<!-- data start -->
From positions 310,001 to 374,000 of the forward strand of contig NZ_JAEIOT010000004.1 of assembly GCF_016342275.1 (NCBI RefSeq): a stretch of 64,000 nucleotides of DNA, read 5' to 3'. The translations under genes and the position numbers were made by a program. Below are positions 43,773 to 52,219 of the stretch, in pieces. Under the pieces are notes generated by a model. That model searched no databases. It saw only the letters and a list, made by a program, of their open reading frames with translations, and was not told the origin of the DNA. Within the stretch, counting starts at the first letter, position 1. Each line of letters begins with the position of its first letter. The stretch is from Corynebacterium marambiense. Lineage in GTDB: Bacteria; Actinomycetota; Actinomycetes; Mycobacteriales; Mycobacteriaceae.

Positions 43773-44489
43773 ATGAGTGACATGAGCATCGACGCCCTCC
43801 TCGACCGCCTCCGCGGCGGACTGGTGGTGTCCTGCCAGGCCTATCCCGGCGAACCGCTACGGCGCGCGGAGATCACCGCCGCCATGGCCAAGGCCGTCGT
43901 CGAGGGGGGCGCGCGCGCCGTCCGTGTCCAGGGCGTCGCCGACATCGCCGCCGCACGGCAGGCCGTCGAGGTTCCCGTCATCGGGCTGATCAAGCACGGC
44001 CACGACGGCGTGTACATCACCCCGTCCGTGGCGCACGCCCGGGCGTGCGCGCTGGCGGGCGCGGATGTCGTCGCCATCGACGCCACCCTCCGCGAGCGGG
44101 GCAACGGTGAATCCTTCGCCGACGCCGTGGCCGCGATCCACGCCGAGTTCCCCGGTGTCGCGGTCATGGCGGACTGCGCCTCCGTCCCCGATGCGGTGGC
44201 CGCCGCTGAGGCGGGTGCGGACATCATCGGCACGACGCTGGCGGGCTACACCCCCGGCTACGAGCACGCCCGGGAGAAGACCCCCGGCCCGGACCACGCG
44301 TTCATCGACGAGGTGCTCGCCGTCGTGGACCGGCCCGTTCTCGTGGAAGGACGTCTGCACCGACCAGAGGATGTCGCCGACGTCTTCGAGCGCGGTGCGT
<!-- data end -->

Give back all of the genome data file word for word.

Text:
From positions 310,001 to 374,000 of the forward strand of contig NZ_JAEIOT010000004.1 of assembly GCF_016342275.1 (NCBI RefSeq): a stretch of 64,000 nucleotides of DNA, read 5' to 3'. The translations under genes and the position numbers were made by a program. Below are positions 43,773 to 52,219 of the stretch, in pieces. Under the pieces are notes generated by a model. That model searched no databases. It saw only the letters and a list, made by a program, of their open reading frames with translations, and was not told the origin of the DNA. Within the stretch, counting starts at the first letter, position 1. Each line of letters begins with the position of its first letter. The stretch is from Corynebacterium marambiense. Lineage in GTDB: Bacteria; Actinomycetota; Actinomycetes; Mycobacteriales; Mycobacteriaceae.

Positions 43773-44489
43773 ATGAGTGACATGAGCATCGACGCCCTCC
43801 TCGACCGCCTCCGCGGCGGACTGGTGGTGTCCTGCCAGGCCTATCCCGGCGAACCGCTACGGCGCGCGGAGATCACCGCCGCCATGGCCAAGGCCGTCGT
43901 CGAGGGGGGCGCGCGCGCCGTCCGTGTCCAGGGCGTCGCCGACATCGCCGCCGCACGGCAGGCCGTCGAGGTTCCCGTCATCGGGCTGATCAAGCACGGC
44001 CACGACGGCGTGTACATCACCCCGTCCGTGGCGCACGCCCGGGCGTGCGCGCTGGCGGGCGCGGATGTCGTCGCCATCGACGCCACCCTCCGCGAGCGGG
44101 GCAACGGTGAATCCTTCGCCGACGCCGTGGCCGCGATCCACGCCGAGTTCCCCGGTGTCGCGGTCATGGCGGACTGCGCCTCCGTCCCCGATGCGGTGGC
44201 CGCCGCTGAGGCGGGTGCGGACATCATCGGCACGACGCTGGCGGGCTACACCCCCGGCTACGAGCACGCCCGGGAGAAGACCCCCGGCCCGGACCACGCG
44301 TTCATCGACGAGGTGCTCGCCGTCGTGGACCGGCCCGTTCTCGTGGAAGGACGTCTGCACCGACCAGAGGATGTCGCCGACGTCTTCGAGCGCGGTGCGT